Most, though, are taking Superdrug with a pinch of salt. "It's a different animal," says Mr Hull. "The question is how viable it is long term. It has not invested at the same level, it has less brand awareness and the customer base is less loyal."
Superdrug announced recently that it would spend £75m on expansion; the capital expenditure of Boots last year was £350m.
Superdrug is not prepared to answer such criticisms. "I don't think we would want to engage in that sort of conversation," says a mildly shocked spokeswoman before adding help-fully: "We're very focused."
Writing off the threat, however, would be wrong. For while Mr Baker's strategy may please some, problems remain. The group has 1,400 shops and only the Post Office boasts more footfall per week. Yet it does not have enough products to fill the space in its bigger stores.
Mr Baker has mooted the idea of bringing in partners such as the currency provider Travelex (rather, one would imagine, than Superdrug), but that plan does not win universal approval. "Boots could end up looking like a rummage sale," warns the former senior manager.
And ultimately, if not surprisingly after so many wrong turns, Boots still has many to win over. Says Simon Proctor, retail analyst at broker Charles Stanley: "Effectively it's going to stagnate. It will reach a nadir next year but then will bump along the bottom.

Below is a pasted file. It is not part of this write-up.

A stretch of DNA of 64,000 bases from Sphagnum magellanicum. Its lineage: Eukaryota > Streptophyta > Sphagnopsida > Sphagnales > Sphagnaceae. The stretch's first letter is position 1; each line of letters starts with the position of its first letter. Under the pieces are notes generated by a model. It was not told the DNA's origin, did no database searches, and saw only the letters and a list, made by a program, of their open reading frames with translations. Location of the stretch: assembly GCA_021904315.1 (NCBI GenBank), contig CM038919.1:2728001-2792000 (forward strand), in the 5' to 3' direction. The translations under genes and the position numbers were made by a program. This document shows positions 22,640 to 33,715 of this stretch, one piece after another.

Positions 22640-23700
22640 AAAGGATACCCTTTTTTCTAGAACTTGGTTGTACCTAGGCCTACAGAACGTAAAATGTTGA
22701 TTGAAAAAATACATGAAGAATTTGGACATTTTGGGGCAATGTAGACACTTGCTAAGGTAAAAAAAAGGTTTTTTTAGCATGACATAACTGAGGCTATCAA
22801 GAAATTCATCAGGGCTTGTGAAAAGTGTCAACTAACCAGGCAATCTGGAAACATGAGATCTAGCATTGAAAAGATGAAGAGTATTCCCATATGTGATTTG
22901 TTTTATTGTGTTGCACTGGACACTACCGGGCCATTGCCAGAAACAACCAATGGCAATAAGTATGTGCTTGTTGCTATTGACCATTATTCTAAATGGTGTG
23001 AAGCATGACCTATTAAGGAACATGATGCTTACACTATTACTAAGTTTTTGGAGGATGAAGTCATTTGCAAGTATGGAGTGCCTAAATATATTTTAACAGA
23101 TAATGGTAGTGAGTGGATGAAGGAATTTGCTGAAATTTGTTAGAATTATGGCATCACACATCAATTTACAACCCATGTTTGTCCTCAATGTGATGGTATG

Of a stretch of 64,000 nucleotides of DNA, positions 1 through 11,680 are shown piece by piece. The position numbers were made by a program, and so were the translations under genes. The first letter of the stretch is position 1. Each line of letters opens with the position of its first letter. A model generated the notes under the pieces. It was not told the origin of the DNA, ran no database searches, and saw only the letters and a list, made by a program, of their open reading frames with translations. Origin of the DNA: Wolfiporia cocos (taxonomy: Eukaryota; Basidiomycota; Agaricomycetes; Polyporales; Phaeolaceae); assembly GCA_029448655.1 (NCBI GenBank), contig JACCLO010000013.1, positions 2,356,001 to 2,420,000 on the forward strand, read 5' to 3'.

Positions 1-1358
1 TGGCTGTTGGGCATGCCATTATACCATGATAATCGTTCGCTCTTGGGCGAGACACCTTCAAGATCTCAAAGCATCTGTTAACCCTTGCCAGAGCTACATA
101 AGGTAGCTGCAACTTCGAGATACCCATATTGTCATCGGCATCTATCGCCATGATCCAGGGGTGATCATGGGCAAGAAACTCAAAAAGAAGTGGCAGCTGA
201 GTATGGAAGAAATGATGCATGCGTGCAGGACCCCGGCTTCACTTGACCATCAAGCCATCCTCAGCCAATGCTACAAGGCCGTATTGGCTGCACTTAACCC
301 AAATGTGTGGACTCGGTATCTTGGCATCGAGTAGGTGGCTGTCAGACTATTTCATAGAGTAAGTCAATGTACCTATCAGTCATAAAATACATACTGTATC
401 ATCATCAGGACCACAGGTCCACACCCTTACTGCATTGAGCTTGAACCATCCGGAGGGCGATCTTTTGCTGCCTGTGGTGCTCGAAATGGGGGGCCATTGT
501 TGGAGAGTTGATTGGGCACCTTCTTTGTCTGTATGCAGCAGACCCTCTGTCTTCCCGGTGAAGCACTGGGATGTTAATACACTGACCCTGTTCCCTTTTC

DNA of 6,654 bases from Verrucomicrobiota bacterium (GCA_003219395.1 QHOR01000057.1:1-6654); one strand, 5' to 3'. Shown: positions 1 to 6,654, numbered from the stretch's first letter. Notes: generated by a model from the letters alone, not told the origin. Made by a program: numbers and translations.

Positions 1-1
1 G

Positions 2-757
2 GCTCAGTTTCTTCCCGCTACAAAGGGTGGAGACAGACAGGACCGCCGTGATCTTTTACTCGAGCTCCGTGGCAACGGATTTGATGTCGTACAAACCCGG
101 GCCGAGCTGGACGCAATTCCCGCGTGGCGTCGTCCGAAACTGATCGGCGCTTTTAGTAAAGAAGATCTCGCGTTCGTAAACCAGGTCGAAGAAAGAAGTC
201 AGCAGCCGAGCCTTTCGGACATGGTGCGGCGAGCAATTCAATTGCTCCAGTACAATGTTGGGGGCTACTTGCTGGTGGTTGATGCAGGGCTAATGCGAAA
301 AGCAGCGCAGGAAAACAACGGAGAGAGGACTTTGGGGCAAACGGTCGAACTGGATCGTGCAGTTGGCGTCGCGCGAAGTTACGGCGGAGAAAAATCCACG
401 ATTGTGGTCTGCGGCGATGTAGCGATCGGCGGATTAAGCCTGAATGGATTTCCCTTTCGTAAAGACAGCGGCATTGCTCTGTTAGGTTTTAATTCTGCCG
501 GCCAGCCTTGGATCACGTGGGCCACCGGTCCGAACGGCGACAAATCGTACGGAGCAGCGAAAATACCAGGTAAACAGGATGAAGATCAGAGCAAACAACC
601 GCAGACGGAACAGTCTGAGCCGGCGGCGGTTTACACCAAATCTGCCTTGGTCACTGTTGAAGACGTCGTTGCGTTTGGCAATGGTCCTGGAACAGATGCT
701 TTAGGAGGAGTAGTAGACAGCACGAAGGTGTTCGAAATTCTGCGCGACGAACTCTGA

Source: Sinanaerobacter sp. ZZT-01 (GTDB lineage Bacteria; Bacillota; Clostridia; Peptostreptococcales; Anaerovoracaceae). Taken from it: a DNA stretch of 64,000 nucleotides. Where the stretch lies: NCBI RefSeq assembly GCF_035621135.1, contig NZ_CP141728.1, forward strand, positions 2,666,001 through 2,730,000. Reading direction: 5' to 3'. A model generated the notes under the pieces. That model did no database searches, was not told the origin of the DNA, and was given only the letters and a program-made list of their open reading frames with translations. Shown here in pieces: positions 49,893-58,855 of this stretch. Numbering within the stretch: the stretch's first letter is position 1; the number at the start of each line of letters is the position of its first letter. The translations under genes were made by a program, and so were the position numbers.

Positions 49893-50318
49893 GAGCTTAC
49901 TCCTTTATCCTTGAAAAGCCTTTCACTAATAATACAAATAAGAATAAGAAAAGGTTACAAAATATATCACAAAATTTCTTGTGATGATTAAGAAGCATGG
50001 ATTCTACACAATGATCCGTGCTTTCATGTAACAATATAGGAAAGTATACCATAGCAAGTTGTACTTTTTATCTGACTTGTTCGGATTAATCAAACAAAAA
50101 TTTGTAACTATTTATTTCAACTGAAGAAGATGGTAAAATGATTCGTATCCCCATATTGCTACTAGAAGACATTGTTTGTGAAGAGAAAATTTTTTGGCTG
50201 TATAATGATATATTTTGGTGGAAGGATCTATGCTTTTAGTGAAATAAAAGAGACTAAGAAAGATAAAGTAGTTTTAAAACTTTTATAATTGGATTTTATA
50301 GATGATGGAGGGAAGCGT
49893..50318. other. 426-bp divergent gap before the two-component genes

"It's been a hugely necessary exercise putting it on a much more sustainable footing. There's very little you can fault Richard Baker for in addressing that. It's just there are structural issues that aren't going to go away. There's been huge under-investment."
If history is anything to go by, what Boots does next won't be dull. The real question, however, is not what it does next but whether - finally, after so many false starts - it will actually work.
INS AND OUTS
Car parts and bicycles
Boots acquired Halfords in 1989 as part of the Ward White takeover. Sold in 2002.
A children's concept store.
Acquired Payless, Homestyle and Fads through Ward White. Sold in the late 1990s.
Linked with Royal & SunAlliance to offer health and travel cover in 1998.
In the 1970s, the chemist shops sold a raft of unrelated products, including art.
The group stopped selling this in 1987, despite annual sales of £20m.
A dedicated photographic shop was opened in 1987. It failed to take off.
Standalone, upmarket beauty stores. "We tried to roll it out too quickly. It cost a fortune," concedes a company spokesman now.
Services included reflexology, laser eye surgery, hair removal, dentistry and chiropody.Reuse content